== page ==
Health Care’s Inevitable Reality

From the Kelly Letter research stream comes just one point today.

Washington Times columnist Tony Blankley said at time mark 18:30 on KCRW’s Left, Right & Center a week ago:

Here’s the fundamental problem for anybody who wants to go down the path that the president seems to be wanting to go down, and that is that the CBO [Congressional Budget Office] scored the various Democratic bills all indicating that even with their plan, even including the public thing, that the long-term process was going to increase costs, not bend the cost curve backward.

The problem is that we can’t afford to pay for everybody’s health care in this country, and the only way that we can subsidize it is by rationing the subsidy. But nobody wants to do that, understandably, and so you’re stuck. But you can’t have an honest discussion because the honest discussion is, of course if 80 percent of the cost of health care comes in the last couple of years and you want to cut health care costs by 30 percent, it’s going to be 30 percent of 80 percent that’s going to go, and so the old people are going to get rationed. That’s what happens in every system where there’s a rationality as opposed to a market place. But nobody wants to admit that, so everyone’s got to pretend that the untruth is truth.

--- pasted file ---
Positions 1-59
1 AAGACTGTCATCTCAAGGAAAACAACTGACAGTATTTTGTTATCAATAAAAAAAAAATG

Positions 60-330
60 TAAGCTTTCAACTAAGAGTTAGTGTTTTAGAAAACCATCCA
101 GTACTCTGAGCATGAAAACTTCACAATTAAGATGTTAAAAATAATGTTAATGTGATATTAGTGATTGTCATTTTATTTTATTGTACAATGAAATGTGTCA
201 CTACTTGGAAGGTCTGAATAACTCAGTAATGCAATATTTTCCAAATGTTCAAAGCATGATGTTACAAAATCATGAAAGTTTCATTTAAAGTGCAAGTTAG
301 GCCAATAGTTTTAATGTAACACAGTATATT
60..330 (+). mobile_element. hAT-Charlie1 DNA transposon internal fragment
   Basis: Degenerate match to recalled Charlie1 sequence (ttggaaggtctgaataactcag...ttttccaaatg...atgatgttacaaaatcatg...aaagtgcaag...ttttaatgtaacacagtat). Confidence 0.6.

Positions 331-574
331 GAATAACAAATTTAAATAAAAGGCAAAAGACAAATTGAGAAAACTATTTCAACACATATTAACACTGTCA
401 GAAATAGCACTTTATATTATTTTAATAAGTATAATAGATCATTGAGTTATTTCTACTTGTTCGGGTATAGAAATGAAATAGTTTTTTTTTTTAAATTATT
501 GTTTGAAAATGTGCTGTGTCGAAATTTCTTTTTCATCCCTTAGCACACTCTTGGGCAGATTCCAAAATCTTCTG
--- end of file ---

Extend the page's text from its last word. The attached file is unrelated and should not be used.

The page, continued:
There are $40 trillion in unfunded liabilities in Medicare. It’s going bust!

It’s unavoidable. We are going to keep going down this path until the system completely fails, and then we’ll scramble. And the scramble will be that we can’t afford to subsidize everybody’s health care. That’s the inevitable reality.

Coupled with U.S. debt already on its way to $20 trillion by 2020, it makes you wonder when the pinball machine will just tilt.

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